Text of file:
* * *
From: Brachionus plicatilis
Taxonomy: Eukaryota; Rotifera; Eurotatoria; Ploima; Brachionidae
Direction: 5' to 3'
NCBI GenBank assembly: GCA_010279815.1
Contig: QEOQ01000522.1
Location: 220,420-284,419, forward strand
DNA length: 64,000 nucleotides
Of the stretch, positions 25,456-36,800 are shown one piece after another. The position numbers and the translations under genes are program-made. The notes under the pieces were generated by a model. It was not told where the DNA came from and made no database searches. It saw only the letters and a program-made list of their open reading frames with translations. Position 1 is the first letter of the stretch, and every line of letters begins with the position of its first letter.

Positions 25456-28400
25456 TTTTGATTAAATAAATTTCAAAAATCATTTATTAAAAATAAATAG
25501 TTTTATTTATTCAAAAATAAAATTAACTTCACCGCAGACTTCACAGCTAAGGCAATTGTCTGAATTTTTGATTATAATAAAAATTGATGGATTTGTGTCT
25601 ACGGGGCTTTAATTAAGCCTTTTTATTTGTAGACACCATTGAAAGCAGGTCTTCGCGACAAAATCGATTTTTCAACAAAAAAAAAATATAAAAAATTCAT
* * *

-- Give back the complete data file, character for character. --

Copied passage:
From: Brachionus plicatilis
Taxonomy: Eukaryota; Rotifera; Eurotatoria; Ploima; Brachionidae
Direction: 5' to 3'
NCBI GenBank assembly: GCA_010279815.1
Contig: QEOQ01000522.1
Location: 220,420-284,419, forward strand
DNA length: 64,000 nucleotides
Of the stretch, positions 25,456-36,800 are shown one piece after another. The position numbers and the translations under genes are program-made. The notes under the pieces were generated by a model. It was not told where the DNA came from and made no database searches. It saw only the letters and a program-made list of their open reading frames with translations. Position 1 is the first letter of the stretch, and every line of letters begins with the position of its first letter.

Positions 25456-28400
25456 TTTTGATTAAATAAATTTCAAAAATCATTTATTAAAAATAAATAG
25501 TTTTATTTATTCAAAAATAAAATTAACTTCACCGCAGACTTCACAGCTAAGGCAATTGTCTGAATTTTTGATTATAATAAAAATTGATGGATTTGTGTCT
25601 ACGGGGCTTTAATTAAGCCTTTTTATTTGTAGACACCATTGAAAGCAGGTCTTCGCGACAAAATCGATTTTTCAACAAAAAAAAAATATAAAAAATTCAT